Sunday, 23 July 2017

Mary Makes Sense



A lot of meaning in so few words and that was the unique capability of Seuss, to condense a lot into a little. But what does this mean?  Our ‘me-ness,’ what or who we believe we are is as varied and unique as a fingerprint or an intricate snowflake.

Our children I believe do as Seuss did; cram a lot into a little. They process the messages they receive and make logical deductions about what these messages mean. They determine how worthy they are as people according to the sense they make of their experience. They are constructing their reality of who they are, parsing out what makes sense to them from the stuff that is non-sense. What happens when the non-sense makes sense and the sense is nonsense? And what are they missing out when condensing so much information into a one-word meaning - good, bad, smart, ugly etc? Who or what is the ‘me’ beyond the one word label we assign our person hood?

Seuss again says:
“I like nonsense, it wakes up the brain cells. Fantasy is a necessary ingredient in living; It's a way of looking at life through the wrong end of a telescope. Which is what I do, And that enables you to laugh at life's realities.”
Nonsense, as a fantastic inversion of reality, a temporary world of fantasy and fun of our choosing contrasts with what we accept as true and we can revert back to reality; our reality when we choose to. But it is not a game or adventure when our worldview is built on nonsensical constructions that our reality tells us are true. It is a dark fantasy to learn that we are worthless or dumb and that no one cares about us. Douglas Adams reminds us:
“Everything you see or hear or experience in any way at all is specific to you. You create a universe by perceiving it, so everything in the universe you perceive is specific to you.”
Adams reminds us that the reality experienced is unique to the person who is living that experience. All we perceive via our sense experience (sight, sound, smell, feel) creates the universe we know. But it isn’t the same universe that others have created.

A child in the classroom will be as unique as the fingerprint we referred to earlier. How one sees the world will be particular to them, specific to them. They are constructing their version of reality according to their interpretation and understanding of their own lived experience.
… ‘people construct their own understanding and knowledge of the world, through experiencing things and reflecting on those experiences.’ http://www.thirteen.org/edonline
In an ideal setting our children are active participants in their learning. They do not only receive and automatically accept what is given to them but they process and test input against the evidence available and make informed decisions. It is the job of teachers to help children learn how to think; to enquire and test the hypotheses they are encouraged to make. What’s true or not at the time? How are these truths challenged by new evidence? Etc.

What of the counsellor who sits before the young person who seems to be living her ‘nonsense’ induced dark fantasy of her ‘reality?’ How does the counsellor know this is the case? What do we do? Why?

How do we know this? Her demeanour, how does she present? Is this usual or characteristic of her general behaviour? What have others observed? What is revealed in her talk? (No one likes me; I’m dumb, what’s the point)

What do we do? We work out together to find out the non-sense that we assume is causing the young person to feel and act as self defeatingly as she does. We listen to what she says and we isolate those ideas that we agree don’t sound right. We challenge those ideas with evidence and make new assessments of old constructs. We work hard to understand our new learning, to replace old habits of thinking with new more helpful, sensible ones.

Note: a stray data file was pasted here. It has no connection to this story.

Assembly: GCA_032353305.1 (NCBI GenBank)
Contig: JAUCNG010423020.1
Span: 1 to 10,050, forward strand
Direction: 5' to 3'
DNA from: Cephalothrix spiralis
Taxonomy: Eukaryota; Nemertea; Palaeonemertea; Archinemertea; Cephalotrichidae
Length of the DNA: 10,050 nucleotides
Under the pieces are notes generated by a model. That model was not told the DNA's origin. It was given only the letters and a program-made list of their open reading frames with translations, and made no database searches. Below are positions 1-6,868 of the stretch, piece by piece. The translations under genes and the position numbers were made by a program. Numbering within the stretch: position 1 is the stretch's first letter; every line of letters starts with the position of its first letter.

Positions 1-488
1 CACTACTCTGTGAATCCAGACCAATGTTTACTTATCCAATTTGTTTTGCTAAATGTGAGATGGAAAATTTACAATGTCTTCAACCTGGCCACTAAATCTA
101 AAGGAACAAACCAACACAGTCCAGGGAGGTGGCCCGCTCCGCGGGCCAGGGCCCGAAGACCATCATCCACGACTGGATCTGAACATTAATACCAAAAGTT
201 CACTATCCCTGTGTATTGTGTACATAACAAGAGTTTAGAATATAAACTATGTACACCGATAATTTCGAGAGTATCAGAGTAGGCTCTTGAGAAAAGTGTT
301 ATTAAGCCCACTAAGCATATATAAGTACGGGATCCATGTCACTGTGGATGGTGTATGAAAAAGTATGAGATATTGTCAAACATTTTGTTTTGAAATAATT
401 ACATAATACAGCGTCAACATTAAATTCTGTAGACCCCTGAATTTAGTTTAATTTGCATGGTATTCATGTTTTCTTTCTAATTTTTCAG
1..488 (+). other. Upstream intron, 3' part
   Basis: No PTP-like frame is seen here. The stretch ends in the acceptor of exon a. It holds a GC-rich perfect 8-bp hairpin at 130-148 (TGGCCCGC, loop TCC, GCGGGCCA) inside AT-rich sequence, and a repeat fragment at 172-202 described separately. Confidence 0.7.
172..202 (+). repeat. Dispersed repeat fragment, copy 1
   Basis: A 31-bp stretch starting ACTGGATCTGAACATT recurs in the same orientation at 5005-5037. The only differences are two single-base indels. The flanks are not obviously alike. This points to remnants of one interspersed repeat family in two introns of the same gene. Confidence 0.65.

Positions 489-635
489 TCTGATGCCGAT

Why? So the young person can help herself know when non-sense is gaining ascendency and to quickly relegate it to the non-sense files when needed and to be able to monitor emotions and mindset as a matter of course.

Albert Einstein reminds us that:

Mary is a student in a primary school. Her belief that she is worthless and unlikeable is a problem for her, a persistent illusion. What ‘thinking rule’ has she constructed that causes her to feel and act as she does? What opportunities does she deny herself because she believes she’s not worthy or that she is not good enough? These are questions the counsellor will explore with her young client. This is the ‘non sense’ to be teased out of Mary’s subconscious and placed in the clear light of day for very close scrutiny and examination.

Alfred Korzybski General Semantics says that we ought to be more thoughtful about the language we use and to be mindful of the messages we are trying to convey. Too many and inappropriate words can confuse understanding and he suggests we develop a ‘scientist sensibility’ for listening. He talks about creating a ‘verbal pollution free zone’ by asking three questions that encourage specific answers. They are:

1. What do you mean?
2. How do you know?
3. What did you leave out?

When applied to Mary’s situation this is how a discussion may unfold:

Mary – ‘I am dumb and no one likes me.’
Counsellor – ‘What do you mean? What is your understanding of ‘dumb’? What do you mean when you say no one likes you?’

Mary – ‘I can’t do anything! No one wants to be my friend.’

Counsellor – ‘How do you know? What evidence is there to prove you can’t do anything and no one likes you? ’

Mary – ‘I never get anything right! People don’t want to hang out with me.’

Counsellor – ‘What did you leave out? What things can you do? What have you ‘forgotten to remember?’  What can we find that proves you cannot be dumb and unlikeable and that this could all be non-sense?

Mary Mary
Please be wary
Of the nonsense you believe is true
You can act dumb and fail at stuff
But don’t let that define you!

Friday, 14 July 2017

Words Matter!

Words matter. Words are little units of meaning which when put together build sentences that enable people to communicate with each other. Words do matter and it is important to use words wisely as they can be received by others in ways that can be harmful. They can be construed as offensive either because there is an obvious intention to offend or the receiver has misread the message.